These five students are different in English levels and classroom performance; they are named S1 - S5 respectively. The following is the outline of the interview questions.
Q1: Do you often keep silent in your English class?
Q2: Do you like English? What’s your learning motivation on learning English?
Q3: Will learning motivation influence your classroom performance?
As for the face to face interview section, the interview questions were distributed to them, provide them enough time to think and answer the questions one by one, and the researcher recorded the interviews.
3. Data Analysis about the Learning Motivation
3.1. Discussion about the Questionnaire
Learning motivation is the most direct factor that affects students’ English learning. Due to the different schools in which vocational college students study, their ultimate learning objectives can be broadly summarized into two aspects: first, students can find jobs directly after graduation in the future; the second is that students want to improve their academic qualifications, take the entrance examination and find better jobs. However, most students do not know what their goals are when they enter higher vocational colleges, so their learning motivation is more complicated.
Among the learning motivation options given in Table 2, the most active and passive ones are emphatically analyzed: of all motivations, the most active one is Q5, while Q2, 3 and 4 are all related to academic qualifications or work in real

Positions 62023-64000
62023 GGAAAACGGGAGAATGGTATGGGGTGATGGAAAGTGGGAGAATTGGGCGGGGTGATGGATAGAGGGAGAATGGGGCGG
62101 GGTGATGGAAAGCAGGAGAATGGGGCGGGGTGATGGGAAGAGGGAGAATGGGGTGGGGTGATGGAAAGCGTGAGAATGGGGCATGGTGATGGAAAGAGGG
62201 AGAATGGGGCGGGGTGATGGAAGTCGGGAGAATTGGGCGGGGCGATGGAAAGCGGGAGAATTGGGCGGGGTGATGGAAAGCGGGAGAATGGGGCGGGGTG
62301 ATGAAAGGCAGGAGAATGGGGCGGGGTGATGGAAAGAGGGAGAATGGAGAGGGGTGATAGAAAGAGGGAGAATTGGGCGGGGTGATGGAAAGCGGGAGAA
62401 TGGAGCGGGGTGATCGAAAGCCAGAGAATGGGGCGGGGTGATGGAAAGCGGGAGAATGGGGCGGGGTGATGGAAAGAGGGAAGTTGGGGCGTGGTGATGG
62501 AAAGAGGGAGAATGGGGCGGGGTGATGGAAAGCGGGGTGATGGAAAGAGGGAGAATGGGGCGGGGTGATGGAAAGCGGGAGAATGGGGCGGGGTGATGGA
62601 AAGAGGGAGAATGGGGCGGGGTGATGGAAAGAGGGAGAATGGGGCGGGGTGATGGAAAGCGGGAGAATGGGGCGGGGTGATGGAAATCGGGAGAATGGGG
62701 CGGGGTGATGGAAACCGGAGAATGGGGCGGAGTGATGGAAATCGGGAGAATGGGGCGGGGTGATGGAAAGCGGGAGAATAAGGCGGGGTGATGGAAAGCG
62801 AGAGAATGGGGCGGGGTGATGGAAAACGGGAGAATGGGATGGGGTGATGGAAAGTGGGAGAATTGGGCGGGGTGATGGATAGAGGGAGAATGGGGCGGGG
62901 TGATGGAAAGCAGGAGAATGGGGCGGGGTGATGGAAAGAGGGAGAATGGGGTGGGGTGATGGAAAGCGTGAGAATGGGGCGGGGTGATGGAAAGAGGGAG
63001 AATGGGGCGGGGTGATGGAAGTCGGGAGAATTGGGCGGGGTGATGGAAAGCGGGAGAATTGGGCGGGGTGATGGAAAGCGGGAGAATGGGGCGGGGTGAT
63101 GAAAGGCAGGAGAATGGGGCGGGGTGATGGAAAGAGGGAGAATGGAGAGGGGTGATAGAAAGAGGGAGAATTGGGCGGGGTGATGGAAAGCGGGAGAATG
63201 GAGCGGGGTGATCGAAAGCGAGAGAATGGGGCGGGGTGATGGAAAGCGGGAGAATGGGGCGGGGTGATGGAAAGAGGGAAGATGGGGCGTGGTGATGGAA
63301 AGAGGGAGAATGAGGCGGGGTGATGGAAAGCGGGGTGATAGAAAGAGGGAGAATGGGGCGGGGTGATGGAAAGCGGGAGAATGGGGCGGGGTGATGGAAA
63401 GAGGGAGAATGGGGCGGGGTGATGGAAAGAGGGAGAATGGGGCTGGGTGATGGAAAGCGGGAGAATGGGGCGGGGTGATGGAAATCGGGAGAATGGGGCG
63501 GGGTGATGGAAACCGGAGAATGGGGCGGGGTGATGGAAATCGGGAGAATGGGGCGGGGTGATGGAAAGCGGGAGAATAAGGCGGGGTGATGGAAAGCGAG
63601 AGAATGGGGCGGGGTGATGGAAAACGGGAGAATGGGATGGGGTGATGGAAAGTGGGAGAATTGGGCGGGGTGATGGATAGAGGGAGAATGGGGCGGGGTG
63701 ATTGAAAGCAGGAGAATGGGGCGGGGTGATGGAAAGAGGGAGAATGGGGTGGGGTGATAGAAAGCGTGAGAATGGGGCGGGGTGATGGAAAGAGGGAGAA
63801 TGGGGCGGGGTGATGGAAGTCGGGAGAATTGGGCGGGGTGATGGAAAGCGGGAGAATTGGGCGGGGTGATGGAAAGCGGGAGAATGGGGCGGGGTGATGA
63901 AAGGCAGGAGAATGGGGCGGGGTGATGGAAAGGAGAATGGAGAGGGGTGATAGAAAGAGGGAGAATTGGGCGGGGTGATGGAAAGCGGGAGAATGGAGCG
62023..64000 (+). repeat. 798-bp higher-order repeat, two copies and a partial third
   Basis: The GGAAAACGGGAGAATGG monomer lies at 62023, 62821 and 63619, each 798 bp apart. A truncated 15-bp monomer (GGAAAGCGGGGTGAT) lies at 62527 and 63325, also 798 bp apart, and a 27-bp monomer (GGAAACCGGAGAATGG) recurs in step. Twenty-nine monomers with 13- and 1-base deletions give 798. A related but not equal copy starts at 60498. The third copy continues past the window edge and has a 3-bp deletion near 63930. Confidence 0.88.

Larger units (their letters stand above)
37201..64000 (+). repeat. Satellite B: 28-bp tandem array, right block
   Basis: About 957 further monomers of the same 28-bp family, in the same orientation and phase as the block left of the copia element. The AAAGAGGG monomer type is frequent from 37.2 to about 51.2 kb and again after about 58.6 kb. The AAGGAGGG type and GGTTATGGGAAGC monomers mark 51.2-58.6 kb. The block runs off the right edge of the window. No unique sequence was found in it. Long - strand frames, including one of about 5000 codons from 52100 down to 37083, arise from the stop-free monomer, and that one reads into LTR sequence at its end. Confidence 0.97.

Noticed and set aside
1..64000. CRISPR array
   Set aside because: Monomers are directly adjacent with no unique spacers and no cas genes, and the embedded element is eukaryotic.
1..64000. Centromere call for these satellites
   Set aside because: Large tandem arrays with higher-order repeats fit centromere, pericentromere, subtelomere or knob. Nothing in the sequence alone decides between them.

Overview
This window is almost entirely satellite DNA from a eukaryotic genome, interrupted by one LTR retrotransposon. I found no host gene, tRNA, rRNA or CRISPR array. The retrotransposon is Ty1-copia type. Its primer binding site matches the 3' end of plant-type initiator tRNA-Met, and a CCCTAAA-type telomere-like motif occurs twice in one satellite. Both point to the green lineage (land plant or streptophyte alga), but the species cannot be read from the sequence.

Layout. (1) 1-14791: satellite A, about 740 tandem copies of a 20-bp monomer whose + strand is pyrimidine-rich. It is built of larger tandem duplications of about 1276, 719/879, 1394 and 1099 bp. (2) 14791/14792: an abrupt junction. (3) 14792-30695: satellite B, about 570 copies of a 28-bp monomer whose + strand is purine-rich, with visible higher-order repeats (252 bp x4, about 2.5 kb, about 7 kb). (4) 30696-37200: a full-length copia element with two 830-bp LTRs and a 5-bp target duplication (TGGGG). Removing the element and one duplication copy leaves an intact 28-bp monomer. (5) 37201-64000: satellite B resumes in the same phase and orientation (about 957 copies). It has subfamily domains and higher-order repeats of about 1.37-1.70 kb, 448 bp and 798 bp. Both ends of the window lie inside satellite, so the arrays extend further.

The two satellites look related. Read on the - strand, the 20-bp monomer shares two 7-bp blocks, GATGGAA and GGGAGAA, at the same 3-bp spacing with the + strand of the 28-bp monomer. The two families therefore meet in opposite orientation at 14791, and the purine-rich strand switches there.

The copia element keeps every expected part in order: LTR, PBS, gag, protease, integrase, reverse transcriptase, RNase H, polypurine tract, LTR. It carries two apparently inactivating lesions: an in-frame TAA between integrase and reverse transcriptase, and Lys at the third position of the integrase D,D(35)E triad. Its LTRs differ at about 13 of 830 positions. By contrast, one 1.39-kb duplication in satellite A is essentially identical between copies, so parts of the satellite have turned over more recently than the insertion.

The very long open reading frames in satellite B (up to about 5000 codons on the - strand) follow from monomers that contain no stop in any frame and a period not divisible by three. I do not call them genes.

Table 2. Results of Learning Motivation (N = 83).
life, and the most passive one is Q1, which is entirely due to the school’s curriculum arrangement rather than self-will. From the results, we can see that the most passive motivation (Q1), was selected 55 times, accounting for 25.5%. However, the most active option (Q5) was selected only 27 times, accounting for a minimum of 12.5%. In addition, among the other three motivations related to academic qualifications or work, Q3 was selected 46 times at most, accounting for 21.3% of the total.
From Table 3, we can find that the highest mean is Q1 (0.66), and the lowest mean is Q5 (0.33), it means over half of them are passive to study English, because English class is the “compulsory courses”, they have to follow the school arrangement.
Only a few students study English just because they like it, or they want to learn more about culture and language. And the other three factors are in the middle value, which means, “to obtain the certificate”, “to upgrade the academic degree”, or even “to get a better job” is not the factor that students concerned most. It can be concluded that students’ negative psychology in learning motivation leads to students’ lack of serious learning attitude, which is the most direct factor leading to classroom silence.
3.2. Discussion about the Interview
The first question is the student’s feeling of silence in the classroom. Q1, “Do you often keep silent in your English class?”